Don't feel too bad, you're not alone. Share this link  We'll start a Moms in Recovery group to join on Facebook.

Tuesday, November 15, 2011

Women over 40

I was going to devote a whole blog to the advantages of being over 40. My list was short. When I come up with more, I'll write one. But here's one that Andy Rooney did... from a man's point of view. Love it...and loved him. (Thanks, Kristi for posting it on Facebook...I'm stealing it.)

Monday, November 14, 2011

Gray and playing the field

A few years ago, silver and sassy
I found my first gray when I was 25. But I didn't start coloring until I was in my 30s. My friend, LaDonna, told me I wouldn't look so tired if I ditched the gray. I was resistant, but she convinced me to let her color my hair near black--the color she said most closely matched my natural color. When she was done, I looked at myself in the mirror. My hair was exactly the color of black shoe polish. I was a 35-year-old female Elvis.

I tried again, this time choosing a lighter shade. Not so bad, even though I looked like I had a dark hair helmet. I continued to use a box until I was in my 40s. It started getting tedious the more gray I got. I was curious to how gray I actually was. My hair stylist peered at my roots and told me I was at 50 percent. It sounded like a particular stage of a terminal disease.

Eventually my curiosity won out. Amber encouraged me to go sans color. She said the silver coming in around my temples made me look cool and chic.  Growing it out was the worst...mousy and skunky at the same time. It took months before it was long enough to cut off the remaining colored ends.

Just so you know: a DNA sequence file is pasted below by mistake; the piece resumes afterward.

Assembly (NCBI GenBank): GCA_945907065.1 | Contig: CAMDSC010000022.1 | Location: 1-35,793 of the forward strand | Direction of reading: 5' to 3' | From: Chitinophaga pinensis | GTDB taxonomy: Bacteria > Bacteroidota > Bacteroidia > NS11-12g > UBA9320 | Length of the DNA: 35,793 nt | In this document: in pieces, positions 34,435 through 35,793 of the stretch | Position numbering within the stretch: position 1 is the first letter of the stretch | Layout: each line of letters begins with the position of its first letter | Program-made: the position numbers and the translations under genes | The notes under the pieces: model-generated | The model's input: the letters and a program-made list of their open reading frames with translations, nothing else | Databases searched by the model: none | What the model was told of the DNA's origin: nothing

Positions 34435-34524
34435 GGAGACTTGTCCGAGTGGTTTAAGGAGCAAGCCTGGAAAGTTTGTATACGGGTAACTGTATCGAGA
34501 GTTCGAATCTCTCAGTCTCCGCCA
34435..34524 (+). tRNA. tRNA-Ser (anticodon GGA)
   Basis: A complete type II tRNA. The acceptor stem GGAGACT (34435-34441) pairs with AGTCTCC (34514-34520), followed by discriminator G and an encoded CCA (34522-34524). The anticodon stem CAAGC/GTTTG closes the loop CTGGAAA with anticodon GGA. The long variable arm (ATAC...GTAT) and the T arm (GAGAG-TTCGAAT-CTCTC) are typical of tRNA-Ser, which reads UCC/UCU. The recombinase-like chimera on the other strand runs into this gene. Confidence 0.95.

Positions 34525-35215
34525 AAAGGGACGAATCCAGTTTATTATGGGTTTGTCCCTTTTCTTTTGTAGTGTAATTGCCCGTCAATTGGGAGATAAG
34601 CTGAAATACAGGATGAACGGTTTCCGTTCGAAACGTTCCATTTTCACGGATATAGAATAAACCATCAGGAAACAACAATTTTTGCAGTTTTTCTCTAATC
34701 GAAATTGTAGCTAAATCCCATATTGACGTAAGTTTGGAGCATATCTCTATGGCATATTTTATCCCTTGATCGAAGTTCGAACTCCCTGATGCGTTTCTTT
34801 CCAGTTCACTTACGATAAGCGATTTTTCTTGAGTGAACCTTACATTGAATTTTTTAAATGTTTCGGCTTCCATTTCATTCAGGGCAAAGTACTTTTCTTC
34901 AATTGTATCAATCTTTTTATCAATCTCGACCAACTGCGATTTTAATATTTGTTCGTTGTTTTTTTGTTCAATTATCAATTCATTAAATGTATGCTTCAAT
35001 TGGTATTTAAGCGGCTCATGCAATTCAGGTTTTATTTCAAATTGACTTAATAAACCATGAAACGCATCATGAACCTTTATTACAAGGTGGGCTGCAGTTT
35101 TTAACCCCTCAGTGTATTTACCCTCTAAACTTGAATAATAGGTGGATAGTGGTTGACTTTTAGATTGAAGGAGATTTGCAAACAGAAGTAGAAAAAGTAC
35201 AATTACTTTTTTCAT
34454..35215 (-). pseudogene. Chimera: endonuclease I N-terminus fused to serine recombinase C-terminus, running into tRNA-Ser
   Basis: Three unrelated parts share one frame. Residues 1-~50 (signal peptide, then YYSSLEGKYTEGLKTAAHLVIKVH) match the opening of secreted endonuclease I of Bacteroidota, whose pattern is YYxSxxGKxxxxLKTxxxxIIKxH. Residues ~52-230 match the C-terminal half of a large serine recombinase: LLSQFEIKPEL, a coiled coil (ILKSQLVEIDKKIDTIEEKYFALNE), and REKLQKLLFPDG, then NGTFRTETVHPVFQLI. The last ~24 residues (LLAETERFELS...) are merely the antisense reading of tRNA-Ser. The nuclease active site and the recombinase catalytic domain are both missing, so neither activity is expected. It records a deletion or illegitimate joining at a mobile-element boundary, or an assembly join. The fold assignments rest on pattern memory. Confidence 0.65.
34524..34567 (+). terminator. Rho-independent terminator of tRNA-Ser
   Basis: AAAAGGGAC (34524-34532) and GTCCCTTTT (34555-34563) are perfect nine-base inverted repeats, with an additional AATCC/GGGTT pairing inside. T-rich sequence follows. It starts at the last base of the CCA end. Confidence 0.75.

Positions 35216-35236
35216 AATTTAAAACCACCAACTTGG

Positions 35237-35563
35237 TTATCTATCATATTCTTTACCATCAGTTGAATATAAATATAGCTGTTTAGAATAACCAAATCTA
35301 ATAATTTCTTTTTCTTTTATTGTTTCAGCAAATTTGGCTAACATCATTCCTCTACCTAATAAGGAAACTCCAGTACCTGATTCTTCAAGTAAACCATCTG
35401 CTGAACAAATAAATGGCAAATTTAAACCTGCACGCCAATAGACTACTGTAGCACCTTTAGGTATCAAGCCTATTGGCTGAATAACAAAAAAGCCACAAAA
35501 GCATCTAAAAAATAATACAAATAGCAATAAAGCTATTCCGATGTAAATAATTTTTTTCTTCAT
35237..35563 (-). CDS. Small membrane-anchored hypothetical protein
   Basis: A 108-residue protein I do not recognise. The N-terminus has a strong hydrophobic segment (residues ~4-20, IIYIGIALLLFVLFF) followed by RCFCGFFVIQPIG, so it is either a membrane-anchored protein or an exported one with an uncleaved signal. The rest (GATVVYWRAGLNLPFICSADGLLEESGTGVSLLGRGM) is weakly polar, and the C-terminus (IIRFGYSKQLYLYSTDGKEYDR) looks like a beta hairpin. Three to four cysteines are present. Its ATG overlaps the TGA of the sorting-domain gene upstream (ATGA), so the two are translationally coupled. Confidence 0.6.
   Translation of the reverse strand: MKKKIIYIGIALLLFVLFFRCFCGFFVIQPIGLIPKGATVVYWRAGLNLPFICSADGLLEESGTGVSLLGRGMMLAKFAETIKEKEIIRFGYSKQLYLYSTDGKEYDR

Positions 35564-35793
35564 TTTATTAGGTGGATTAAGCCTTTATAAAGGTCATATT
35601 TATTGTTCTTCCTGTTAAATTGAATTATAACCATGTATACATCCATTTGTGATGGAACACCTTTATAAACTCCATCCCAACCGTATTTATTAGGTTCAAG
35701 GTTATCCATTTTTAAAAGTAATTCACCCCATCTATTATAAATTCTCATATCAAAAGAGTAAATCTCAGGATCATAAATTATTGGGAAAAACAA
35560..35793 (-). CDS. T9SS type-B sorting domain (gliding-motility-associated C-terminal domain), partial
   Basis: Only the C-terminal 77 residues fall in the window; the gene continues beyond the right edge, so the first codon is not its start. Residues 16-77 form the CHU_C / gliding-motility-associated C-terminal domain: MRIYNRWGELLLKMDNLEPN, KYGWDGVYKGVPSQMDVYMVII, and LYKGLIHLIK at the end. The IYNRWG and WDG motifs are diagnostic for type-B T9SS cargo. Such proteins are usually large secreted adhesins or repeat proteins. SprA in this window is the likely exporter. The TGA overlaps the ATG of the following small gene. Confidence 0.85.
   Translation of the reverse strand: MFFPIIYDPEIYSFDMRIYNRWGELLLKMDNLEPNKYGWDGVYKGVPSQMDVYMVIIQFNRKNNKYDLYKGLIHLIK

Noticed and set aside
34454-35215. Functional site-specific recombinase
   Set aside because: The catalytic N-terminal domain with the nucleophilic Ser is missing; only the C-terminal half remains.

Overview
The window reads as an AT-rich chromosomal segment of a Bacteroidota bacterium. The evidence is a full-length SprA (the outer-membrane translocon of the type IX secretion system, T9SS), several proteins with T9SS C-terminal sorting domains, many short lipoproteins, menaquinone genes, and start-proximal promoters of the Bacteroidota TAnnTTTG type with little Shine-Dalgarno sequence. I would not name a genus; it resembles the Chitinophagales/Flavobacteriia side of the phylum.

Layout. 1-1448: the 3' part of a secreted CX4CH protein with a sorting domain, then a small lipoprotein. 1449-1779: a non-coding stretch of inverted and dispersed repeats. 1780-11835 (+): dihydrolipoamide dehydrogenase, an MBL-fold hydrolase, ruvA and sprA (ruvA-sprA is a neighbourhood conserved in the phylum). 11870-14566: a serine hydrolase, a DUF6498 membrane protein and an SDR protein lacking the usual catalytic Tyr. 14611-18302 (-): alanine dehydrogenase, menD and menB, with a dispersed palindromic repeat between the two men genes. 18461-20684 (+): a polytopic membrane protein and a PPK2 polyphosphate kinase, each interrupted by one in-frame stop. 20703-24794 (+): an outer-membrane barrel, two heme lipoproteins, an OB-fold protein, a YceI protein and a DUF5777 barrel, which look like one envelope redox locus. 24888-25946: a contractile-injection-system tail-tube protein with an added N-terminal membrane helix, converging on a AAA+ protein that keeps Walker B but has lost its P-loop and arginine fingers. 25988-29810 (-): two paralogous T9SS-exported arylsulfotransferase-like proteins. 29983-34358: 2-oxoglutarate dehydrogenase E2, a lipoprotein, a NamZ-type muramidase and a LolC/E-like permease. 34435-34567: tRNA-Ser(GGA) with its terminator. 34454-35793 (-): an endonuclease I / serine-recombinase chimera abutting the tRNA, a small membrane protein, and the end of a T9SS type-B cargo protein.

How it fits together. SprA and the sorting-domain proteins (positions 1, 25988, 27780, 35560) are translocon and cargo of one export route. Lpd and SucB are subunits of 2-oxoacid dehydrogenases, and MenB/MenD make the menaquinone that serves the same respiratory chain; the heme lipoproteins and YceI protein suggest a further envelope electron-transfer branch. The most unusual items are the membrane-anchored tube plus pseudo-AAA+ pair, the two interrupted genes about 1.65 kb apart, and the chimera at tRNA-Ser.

I got a Jamie Lee Curtis-inspired cut. I liked it. A lot actually. My hair kind of had a marbled effect of blended silver, white and gray. My family liked it too. Although it took my husband awhile to get used to his seven-years-younger wife being gray, he at least tolerated it.

I also got mostly favorable reviews from friends and co-workers. But one comment I heard consistently was, "You look great gray, but I could never do it. I'd look too old."

Hmmm. I realized that every woman I knew under the age of 70, colors her hair (with the exception of my sister-in-law, Karin, who sports a beautiful shock of snow white). With everyone coloring until they are in their 70s or 80s, it's no wonder gray means you are really, really old. No longer sexy.

The reverse is true with men. Men are considered sophisticated when they are gray, and some are downright hot. Think George Clooney, Richard Gere, Anderson Cooper.  Not cool is a guy who does color his hair. He ends up looking silly and self-absorbed.

I tried to get other women to convert to my Silver Sisterhood. I even wrote an essay entitled "On Going Gray," and e-mailed it to all my friends (this was before I started blogging). No one was brave enough to convert except for one co-worker in her 60s. She was a burgundy. She looked younger when she finally went au naturale. She said I was a traitor when I colored again.

I stuck by my silver stance for a few years.  But after I lost weight, I wanted to celebrate with a new do. This time I went to a professional who gave me an overall caramel color with blond highlights. Much better than my out-of-a-box furniture stain color.